problems requires a comprehensive and integrated approach. Since good firms are necessary if an economy
is to have good banks, corporate restructuring must be linked to bank restructuring, which, in turn, must be
linked to the settlement of external debt problems. Perverse incentives and inequitable burden sharing can
result if obligations to short-term external creditors are met and losses are concentrated on the government,
labor, and, ultimately, the taxpayers. The costs to the government of bank recapitalization are high--we
estimate that they range between 15 and 35 percent of GDP for the four countries discussed in this article.
Financing these costs domestically is likely to increase government borrowing, thus increasing interest rates
and further slowing recovery of the corporate sector.
In the short term, there is an urgent need to restructure the corporate and financial sectors. It is important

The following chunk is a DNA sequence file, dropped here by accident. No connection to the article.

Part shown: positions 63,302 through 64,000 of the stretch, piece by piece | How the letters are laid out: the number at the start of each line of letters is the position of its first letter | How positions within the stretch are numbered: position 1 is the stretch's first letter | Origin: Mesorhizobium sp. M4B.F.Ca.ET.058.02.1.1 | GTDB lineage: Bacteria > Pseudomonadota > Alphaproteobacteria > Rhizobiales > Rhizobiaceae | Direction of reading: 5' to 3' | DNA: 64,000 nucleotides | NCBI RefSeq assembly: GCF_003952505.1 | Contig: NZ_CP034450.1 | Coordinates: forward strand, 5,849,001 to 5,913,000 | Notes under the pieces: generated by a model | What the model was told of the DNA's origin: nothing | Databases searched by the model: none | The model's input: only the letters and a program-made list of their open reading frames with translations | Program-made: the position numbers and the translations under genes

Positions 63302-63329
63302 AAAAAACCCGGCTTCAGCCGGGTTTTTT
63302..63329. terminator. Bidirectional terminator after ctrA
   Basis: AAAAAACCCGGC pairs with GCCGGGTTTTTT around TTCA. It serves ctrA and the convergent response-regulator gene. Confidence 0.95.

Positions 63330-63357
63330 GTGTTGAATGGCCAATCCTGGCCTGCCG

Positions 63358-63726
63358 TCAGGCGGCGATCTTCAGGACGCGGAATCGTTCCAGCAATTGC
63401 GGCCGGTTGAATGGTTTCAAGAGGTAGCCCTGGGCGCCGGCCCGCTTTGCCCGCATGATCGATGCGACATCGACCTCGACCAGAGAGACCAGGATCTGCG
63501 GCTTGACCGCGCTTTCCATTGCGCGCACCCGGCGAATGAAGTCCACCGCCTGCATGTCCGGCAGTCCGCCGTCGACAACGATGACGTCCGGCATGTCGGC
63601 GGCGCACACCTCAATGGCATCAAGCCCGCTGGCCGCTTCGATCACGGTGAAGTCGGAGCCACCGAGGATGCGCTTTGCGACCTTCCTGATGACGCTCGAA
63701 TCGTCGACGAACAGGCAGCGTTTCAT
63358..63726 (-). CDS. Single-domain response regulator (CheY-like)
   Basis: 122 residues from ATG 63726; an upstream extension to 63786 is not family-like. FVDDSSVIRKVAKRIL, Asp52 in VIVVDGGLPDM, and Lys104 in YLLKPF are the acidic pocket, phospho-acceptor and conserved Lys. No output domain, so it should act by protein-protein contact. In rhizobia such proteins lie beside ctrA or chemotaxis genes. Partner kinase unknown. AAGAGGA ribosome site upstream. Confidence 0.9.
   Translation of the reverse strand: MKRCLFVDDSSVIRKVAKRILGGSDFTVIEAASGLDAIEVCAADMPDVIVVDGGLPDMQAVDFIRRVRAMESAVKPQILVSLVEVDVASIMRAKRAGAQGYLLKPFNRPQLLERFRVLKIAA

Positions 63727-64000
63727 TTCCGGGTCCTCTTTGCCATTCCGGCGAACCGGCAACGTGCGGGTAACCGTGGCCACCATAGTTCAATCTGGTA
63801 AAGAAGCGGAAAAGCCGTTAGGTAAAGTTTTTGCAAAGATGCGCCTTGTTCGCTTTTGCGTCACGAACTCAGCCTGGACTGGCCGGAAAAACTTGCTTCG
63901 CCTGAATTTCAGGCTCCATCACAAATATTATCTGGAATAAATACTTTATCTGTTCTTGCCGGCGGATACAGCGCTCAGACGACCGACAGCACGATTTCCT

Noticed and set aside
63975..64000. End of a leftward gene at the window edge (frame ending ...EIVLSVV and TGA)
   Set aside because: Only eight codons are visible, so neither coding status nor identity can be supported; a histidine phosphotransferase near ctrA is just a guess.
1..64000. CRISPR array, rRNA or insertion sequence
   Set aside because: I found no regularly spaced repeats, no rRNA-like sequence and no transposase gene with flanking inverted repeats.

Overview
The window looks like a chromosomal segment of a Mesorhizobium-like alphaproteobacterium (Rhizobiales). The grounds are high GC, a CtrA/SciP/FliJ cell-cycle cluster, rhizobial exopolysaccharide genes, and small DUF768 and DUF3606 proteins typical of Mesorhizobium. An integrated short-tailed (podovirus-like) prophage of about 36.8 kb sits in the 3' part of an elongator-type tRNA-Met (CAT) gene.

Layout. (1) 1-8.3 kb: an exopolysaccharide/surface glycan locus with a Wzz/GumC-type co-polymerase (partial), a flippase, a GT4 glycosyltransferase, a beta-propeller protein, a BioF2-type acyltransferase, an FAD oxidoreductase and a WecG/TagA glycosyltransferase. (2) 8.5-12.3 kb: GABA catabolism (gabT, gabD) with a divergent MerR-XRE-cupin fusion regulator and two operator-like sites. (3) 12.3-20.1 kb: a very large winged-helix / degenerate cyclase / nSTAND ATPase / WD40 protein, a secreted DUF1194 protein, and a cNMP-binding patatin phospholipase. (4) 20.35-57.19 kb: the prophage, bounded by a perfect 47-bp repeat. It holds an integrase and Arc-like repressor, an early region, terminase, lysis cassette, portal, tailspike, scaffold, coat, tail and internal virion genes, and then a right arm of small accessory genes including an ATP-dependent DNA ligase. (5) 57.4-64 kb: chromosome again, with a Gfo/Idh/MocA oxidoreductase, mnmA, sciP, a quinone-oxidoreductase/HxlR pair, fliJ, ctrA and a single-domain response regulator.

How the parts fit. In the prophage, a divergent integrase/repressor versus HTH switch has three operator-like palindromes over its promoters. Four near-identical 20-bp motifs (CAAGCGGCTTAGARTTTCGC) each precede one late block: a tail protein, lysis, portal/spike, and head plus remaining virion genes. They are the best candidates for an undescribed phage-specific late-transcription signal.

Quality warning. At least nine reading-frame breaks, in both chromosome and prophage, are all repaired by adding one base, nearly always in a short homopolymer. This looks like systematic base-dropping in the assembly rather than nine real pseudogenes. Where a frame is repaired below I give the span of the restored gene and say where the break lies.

to manage the crisis in such a way as to start the process of satisfying longer-term reform goals in each
country, including making the fundamental changes necessary to create arm's-length relations between the
121
img
Corporate Finance ­FIN 622
VU
government, corporations, and banks. Necessary steps include broadening the ownership of corporations
by liberalizing foreign entry and expanding the role of capital markets. Protecting shareholder rights and
developing improved accounting standards and bank regulations are essential. Just as the Great Depression
led to legislation and reforms in the United States that diminished "relation-based" finance and laid the
foundation for a modern financial structure, so the crisis in East Asia offers a rare opportunity for countries
in that region to lay the foundation for a new, arm's-length system that is likely to be more efficient and
sustainable.